Mitski achieves classic status with Puberty 2

Puberty 2A few days after the plaudits started rolling in for "Your Best American Girl", Mitski decided to post a little exposition of the song on Facebook. She'd noticed that a lot of reviews had "agreed on a narrative that "she wrote this song to stick it to 'the white boy indie rock world'!" but I wasn't thinking about any of that when I was writing it..." Of course she acknowledges the borrowed tropes, the nods to Orientalism, the male gaze, and so on. She understands that writers have to "decide on a theme" from which to hang their own ideas. She gets it. It's just that "Your Best American Girl" is a love song, and every reference to gender and race and nationality is a single drop of rain beating a path to the ocean of that person will not ever love you the way that you love them. It comes from a place of unadulterated hurt, the kind that you start to couch in terms of a bereavement, because the lexicon of love is too pitifully inane to capture its spread. It is not a calculated sleight against cultural mores. This is a useful primer for Puberty 2.

First and foremost, the 25 year old's fourth outing is an astonishing rock album on musical merit alone. Though some tracks employ the quiet-loud dynamic that Pixies once nailed down, Mitski's songs tend to explode in bright colours, then refuse to fade back. Neither "I Bet On Losing Dogs" or the appropriately titled "Fireworks" reach the three-minute mark, and yet they feel epic, bursting out of the tracks and never looking back: verse, verse, bridge, chorus, post-chorus, everything at once, end. Second single "Happy" is another gloriously kitchen sink affair, opening the album with a harsh, rapid-fire drum beat before evolving into a David Byrne-esque piece of nerd-funk. Several listens in, I still haven't worked out what "Dan the Dancer" is about either, but it's such a perfect garage-rock blowout that I could happily remain in ignorance.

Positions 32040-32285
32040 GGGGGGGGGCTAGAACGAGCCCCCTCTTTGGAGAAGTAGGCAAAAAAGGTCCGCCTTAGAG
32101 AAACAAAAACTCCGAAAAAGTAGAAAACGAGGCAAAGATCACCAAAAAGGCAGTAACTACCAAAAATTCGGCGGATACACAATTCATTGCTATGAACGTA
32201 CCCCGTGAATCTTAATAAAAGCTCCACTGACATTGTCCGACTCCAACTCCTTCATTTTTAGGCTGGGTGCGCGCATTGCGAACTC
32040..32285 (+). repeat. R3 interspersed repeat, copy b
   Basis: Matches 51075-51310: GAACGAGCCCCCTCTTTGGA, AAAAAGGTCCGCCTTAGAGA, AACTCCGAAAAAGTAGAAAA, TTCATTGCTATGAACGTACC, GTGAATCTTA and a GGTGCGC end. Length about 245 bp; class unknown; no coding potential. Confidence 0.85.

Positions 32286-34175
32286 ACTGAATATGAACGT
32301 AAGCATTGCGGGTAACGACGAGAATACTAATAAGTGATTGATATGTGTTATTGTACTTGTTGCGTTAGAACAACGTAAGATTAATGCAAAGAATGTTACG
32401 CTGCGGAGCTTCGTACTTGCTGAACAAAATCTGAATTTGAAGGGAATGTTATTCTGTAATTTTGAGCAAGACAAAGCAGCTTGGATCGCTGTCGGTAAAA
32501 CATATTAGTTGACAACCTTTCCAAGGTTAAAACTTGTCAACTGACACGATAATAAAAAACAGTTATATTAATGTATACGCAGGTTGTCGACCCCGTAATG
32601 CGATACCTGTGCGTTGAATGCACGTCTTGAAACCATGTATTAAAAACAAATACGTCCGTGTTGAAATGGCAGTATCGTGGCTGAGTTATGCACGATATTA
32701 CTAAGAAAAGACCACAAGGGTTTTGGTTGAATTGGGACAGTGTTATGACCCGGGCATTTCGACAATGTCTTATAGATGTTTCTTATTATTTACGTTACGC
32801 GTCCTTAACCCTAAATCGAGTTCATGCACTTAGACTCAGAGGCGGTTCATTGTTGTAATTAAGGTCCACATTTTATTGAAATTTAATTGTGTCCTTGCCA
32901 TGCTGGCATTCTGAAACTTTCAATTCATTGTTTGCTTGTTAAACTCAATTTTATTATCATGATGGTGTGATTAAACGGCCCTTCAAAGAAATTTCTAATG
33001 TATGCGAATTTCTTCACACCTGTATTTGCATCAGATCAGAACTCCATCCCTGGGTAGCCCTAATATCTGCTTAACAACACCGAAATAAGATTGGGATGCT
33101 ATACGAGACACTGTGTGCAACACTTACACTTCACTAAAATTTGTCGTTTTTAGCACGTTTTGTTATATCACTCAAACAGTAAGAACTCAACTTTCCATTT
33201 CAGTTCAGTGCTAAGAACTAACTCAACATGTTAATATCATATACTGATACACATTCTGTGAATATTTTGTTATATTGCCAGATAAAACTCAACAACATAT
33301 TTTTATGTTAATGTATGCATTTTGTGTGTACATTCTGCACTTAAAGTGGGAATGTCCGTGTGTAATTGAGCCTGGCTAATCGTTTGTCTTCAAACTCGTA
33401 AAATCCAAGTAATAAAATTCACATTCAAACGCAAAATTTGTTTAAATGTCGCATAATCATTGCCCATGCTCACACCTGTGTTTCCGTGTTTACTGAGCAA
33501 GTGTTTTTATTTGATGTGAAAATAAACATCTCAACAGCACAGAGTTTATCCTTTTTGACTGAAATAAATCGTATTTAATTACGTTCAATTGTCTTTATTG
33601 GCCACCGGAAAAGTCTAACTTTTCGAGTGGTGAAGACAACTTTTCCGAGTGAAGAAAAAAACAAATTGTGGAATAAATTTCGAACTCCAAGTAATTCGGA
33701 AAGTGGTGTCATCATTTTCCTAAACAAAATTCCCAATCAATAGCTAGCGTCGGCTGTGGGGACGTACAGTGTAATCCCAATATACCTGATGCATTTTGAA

Like all great songwriters, though, what elevates this album is not just the quality of the words and music on display, but her ability to combine them in such a way that lends grace to the moments of levity, and weight to its ballast. "Your Best American Girl" is undeniably the highlight - but how could it not be? "You're the sun," she sings like a lullaby, "you've never seen the night, but you hear its song from the morning birds. Well, I'm not the moon; I'm not even a star, but, awake at night, I'll be singing to the birds." Emotionally, you're right there with her, infatuated, so that the waves of angst and distorted guitars that ride the chorus hit even harder when they fall. Later, you find yourself suppressing laughter and then tears within the space of a few minutes. The wonderfully titled "My Body's Made of Crushed Little Stars" barrels in like a Mclusky number, and finds the narrator shouting various declarations to the world: "I better ace that interview! I better ace that interview! I should tell them that I'm not afraid to die! I better ace that interview!" It's stupidly fun, rendering the listener completely unprepared for "Thursday's Girl", a sweep of melancholy more akin to Elizabeth Fraser guesting on a Perfume Genius track.

The world doesn't need any more beard-stroking articles pontificating on the death of guitar music, or its glorious resurrection, and I have no intention of writing one. Besides, that would imply that Puberty 2 is part of a larger cultural movement, that it might somehow usher in a new wave of kids in leather jackets and Fenders writing rock's hagiographies of the future. In fact, it's just the opposite: an utterly stand-alone record, a bolt from the blue that cares nothing for fashion or consumer appetite. So Mitski, please understand me when I say that, although the nature of our work as writers dictates that we issue well-rounded copy, with balanced points, thematic structure, and a cute call-back to the opening paragraph's ideas in the summary, this is really nothing of the sort. It's a love letter, addressed to the classic album you just made.

Release: 17th June 2016, Dead Oceans


No comments yet

Leave a Reply

Your email address will not be published. Required fields are marked *